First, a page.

Obama trade plan can double U.S. exports in five years, says official

10:49, April 15, 2010      

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U.S. exports to the world markets can double in five years if all states implement President Barack Obama's National Export Initiative, said a high-ranking federal official during a visit to Texas on Wednesday.

"Increasing U.S. exports is critical to our nation's economic recovery and long-term economic growth," said Francisco Sanchez, undersecretary of commerce for international trade.

Sanchez stressed that the president's initiative is designed to double exports of U.S. goods and services during the next five years.

Speaking at the Global Trade Policy Forum sponsored by San Antonio, Texas' Free Trade Alliance, Sanchez said Obama's plan will also support two million jobs and local exporters should stand to benefit tremendously.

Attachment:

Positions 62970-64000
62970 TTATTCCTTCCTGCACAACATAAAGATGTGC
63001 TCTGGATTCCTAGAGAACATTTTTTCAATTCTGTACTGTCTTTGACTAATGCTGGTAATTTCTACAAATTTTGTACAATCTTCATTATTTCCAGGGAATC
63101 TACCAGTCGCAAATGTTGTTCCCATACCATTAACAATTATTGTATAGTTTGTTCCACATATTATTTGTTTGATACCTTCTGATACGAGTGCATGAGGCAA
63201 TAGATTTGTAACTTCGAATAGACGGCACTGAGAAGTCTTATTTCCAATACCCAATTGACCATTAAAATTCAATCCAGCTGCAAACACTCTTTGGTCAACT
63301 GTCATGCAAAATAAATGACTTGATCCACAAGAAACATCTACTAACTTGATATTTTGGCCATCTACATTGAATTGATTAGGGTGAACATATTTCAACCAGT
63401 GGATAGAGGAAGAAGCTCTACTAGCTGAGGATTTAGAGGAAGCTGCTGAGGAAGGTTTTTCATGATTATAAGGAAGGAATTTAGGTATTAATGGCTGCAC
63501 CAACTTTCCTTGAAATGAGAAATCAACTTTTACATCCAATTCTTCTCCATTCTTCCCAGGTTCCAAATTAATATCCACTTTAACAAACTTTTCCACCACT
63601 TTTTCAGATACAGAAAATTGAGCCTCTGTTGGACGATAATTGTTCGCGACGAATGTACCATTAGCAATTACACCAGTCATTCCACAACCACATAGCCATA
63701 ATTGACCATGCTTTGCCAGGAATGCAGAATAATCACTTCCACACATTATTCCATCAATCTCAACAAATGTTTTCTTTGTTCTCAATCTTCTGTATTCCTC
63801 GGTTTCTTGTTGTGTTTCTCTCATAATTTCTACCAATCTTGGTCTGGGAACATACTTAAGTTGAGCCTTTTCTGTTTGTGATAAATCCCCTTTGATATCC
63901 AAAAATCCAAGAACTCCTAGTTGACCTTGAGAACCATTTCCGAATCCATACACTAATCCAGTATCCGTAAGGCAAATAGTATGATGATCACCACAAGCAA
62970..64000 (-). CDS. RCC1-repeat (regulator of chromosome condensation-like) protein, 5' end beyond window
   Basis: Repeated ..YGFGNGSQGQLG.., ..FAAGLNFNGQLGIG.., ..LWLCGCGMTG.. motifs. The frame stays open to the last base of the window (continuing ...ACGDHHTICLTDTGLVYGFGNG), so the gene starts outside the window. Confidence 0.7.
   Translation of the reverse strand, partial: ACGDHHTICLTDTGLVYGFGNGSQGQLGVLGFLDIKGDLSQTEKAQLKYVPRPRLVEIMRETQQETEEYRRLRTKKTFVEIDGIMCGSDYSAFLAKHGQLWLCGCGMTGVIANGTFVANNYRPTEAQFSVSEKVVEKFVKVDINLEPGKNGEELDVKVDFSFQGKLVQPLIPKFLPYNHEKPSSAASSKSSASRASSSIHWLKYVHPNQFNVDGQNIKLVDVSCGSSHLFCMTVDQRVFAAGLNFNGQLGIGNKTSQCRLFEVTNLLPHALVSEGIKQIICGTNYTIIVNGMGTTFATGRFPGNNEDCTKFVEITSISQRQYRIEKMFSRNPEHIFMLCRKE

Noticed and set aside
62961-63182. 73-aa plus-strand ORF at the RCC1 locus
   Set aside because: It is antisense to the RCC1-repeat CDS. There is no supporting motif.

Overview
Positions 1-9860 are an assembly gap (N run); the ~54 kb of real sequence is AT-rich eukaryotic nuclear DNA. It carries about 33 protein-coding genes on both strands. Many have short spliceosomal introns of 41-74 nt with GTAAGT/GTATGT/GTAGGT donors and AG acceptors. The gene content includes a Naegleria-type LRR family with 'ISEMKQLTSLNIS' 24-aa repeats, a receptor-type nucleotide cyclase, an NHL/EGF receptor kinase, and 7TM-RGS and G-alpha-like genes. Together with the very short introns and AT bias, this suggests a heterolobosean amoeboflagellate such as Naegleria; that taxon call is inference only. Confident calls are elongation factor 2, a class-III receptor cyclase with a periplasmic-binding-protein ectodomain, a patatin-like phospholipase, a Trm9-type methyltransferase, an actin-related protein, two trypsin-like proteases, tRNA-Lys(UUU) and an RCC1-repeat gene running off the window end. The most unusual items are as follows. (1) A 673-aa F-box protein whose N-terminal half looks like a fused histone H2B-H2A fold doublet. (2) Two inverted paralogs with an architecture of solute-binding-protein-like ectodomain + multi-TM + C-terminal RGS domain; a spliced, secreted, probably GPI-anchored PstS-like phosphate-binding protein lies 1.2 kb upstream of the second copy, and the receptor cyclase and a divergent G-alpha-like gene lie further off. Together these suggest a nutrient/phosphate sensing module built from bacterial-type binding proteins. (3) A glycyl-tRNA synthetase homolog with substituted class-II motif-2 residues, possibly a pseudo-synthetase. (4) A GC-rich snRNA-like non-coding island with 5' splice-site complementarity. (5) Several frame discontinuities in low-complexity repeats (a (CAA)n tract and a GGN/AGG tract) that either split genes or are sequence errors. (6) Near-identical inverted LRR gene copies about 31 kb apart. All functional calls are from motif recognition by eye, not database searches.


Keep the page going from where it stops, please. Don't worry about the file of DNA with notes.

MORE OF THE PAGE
"The National Export Initiative is a single, comprehensive strategy to promote American exports and American jobs," Sanchez said. "It will coordinate and leverage the relevant public-and-private-sector resources to push and promote the sale of American goods and services abroad."

Obama first announced the ambitious plan as part of the State of the Union address, and federal agencies are creating plans to expand trade advocacy on behalf of U.S. companies, improve access to credit for small- and medium-sized companies interested in exporting, and to better enforce trade laws to remove barriers.

"About 58 percent of U.S. exporters export to only one market," Sanchez said. "Imagine the national benefit if by working together we can help companies export to two or more markets in a world in which 95 percent of their customers are outside our borders."

Statistics show that the United States sent 1.3 trillion dollars in total merchandise worldwide in 2009.

Analysts say strong demand, a stable dollar and the perception that American-made goods are high quality are the main ingredients needed to fulfill Obama's aggressive goal to double U.S. exports in five years and supply the nation with 2 million jobs.



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